Mike to retrace 18th Century journey to Kilkenny to meet an old friend

He plans to 'rewrite' book published in 1776 with contemporary accounts of the trip, people, and places

Sam Matthews


Sam Matthews



Mike to retrace 18th Century  journey to Kilkenny to meet an old friend

Tens of thousands of people visit Kilkenny each year for a variety of reasons, but one man making the journey this May is doing so for a particularly special reason – and in a rather unique way.

Mike McGrother plans to set off from the north-east of England and retrace the steps of a journey made to Kilkenny in 1776, which is documented in an old ‘forgotten’ book. Six days of travelling by a variety of means should take Mike as far as Langton’s, where he intends to meet a very good old friend – none other than the Rev Ollie Maher – for a pint and a catch-up.

‘A Trip to Kilkenny, From Durham by Way of Whitehaven and Dublin, in the Year 1776 Containing Remarks on the Situations and Distances of Places; The Customs and Manners of the People; Interspersed With Short Digressions’ was published 241 years ago. It was the first book ever published in Mike’s hometown of Stockton on Tees.

Essentially a travelogue, the book features a series of letters and observations by author Mark Elstob, who made his way from the North East of England to Kilkenny in 1776. The book contains his routes and observations about the various places and communities he encounters.

Mike now intends to ‘rewrite’ the book, with contemporary accounts of the journey and his own observations, before giving the proceeds to a children’s charity.

“My book, ‘A Trip to Kilkenny via Whitehaven, Dublin and the Friendship’, will detail the ways that communities have changed – but particularly maintained ‘spirit’ and friendship,” says the Mike.

He's set some ground rules to make his trip that little bit more interesting. He must follow the key parts of Elstob's route, and can only walk or use one specific form of transport once. A talented musician, he can only pay for the transport either by busking, performing or relying on the kindness of others.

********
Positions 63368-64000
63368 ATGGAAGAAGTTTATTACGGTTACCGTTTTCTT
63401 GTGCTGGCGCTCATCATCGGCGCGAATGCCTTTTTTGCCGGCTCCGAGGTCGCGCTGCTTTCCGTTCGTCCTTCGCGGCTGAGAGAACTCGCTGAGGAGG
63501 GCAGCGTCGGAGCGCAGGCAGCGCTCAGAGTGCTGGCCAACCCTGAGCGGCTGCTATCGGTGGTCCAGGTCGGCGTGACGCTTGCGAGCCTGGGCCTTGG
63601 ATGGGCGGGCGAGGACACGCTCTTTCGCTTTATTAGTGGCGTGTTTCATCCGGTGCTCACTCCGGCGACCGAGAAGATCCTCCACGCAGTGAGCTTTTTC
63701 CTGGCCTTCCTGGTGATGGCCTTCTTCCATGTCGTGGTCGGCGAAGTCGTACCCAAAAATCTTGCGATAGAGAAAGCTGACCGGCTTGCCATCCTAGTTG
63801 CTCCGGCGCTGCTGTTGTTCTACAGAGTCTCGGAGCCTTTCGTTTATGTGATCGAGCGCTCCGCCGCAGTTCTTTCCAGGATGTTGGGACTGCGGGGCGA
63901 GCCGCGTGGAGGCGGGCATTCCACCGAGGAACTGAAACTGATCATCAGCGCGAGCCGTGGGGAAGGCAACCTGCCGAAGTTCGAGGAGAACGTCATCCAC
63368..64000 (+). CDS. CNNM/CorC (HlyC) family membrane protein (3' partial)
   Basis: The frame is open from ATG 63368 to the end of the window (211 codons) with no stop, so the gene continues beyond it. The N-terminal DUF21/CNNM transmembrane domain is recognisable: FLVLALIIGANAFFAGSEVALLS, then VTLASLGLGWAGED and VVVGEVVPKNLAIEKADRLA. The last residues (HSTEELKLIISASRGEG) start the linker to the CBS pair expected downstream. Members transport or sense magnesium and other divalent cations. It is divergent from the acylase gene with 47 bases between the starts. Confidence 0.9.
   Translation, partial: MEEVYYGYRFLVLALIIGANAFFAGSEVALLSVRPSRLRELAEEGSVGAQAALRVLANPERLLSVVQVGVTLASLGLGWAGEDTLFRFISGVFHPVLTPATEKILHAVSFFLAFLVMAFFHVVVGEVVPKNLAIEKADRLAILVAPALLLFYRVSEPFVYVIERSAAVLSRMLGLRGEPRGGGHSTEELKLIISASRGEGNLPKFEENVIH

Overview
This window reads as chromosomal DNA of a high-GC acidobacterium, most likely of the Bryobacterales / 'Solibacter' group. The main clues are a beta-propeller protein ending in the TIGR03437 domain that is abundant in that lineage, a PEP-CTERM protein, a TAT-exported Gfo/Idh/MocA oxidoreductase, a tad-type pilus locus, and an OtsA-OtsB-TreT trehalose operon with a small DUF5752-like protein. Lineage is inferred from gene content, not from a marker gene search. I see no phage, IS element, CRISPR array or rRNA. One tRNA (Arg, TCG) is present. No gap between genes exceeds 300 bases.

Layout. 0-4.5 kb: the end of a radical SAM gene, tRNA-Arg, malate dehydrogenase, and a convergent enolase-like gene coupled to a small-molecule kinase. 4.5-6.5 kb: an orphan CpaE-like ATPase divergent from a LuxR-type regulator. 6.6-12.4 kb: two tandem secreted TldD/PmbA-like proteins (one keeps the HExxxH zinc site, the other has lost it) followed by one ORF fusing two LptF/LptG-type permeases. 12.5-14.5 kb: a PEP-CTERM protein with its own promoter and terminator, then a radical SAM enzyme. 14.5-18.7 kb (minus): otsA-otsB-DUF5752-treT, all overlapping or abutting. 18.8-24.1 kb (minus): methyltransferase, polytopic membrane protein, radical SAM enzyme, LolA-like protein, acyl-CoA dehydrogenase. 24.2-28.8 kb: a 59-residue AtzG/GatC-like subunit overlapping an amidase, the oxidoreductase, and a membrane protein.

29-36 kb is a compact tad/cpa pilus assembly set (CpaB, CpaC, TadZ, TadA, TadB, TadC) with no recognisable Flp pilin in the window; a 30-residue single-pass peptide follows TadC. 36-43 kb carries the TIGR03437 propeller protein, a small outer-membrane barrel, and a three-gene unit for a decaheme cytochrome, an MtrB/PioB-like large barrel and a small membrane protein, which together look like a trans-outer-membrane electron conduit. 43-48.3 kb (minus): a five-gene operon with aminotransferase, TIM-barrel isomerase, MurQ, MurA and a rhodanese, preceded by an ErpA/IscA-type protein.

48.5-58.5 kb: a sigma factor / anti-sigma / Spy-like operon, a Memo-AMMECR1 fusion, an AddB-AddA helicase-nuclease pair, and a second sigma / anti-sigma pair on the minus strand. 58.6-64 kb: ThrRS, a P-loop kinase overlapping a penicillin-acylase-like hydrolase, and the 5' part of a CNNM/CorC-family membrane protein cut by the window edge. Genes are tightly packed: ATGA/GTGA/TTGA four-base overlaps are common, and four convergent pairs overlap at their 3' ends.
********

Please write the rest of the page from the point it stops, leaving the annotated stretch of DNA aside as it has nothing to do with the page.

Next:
He’s also a musician and has fronted a ‘hybrid’ Teesside-meets-Irish-culture band called The Wildcats of Kilkenny for the past 25 years. They play across the world and encourage people to be happy, and Mike says the band’s name was actually inspired by his friend in Kilkenny.

“Last year – to remind people how ‘good’ can come out of bad – in a cultural sense, I adopted the name The Wild Rover and made my way on foot from Carrickmacross in Ireland back to Teesside,” says Mike.

“It was a remarkable project and got me thinking about other ‘roving’ projects I could do.”

On May 2, he and a couple of companions will make their way from the site of the publishing shop in Stockton High Street to the centre of Kilkenny, where he plans to share his journey with his old pal.

He has been planning the trip for some time now. The proceeds from the book will go to a local children’s charity, The Finlay Cooper Fund. It was set up in memory of former Middlesbrough FC player Colin Cooper's son who died in a freak accident 12 years ago. Printing costs are being covered by a Crowd Funding Initiative.

“It would be great to see some friendly faces as we go!” he says.


Day 1: Stockton to Darlington via convoy. Darlington to Penrith via trains, with Mike performing on them. Walk to Patterdale.

Day 2: Patterdale to Cockermouth on foot / hitching.

Day 3: Cockermouth to Keswick and onto Whitehaven.

Day 4: The boating community will take them to the Isle of Man.

Day 5: Fly to Dublin.

Day 6: Bus to Carlow and walk on to Kilkenny for a pint in Langton’s.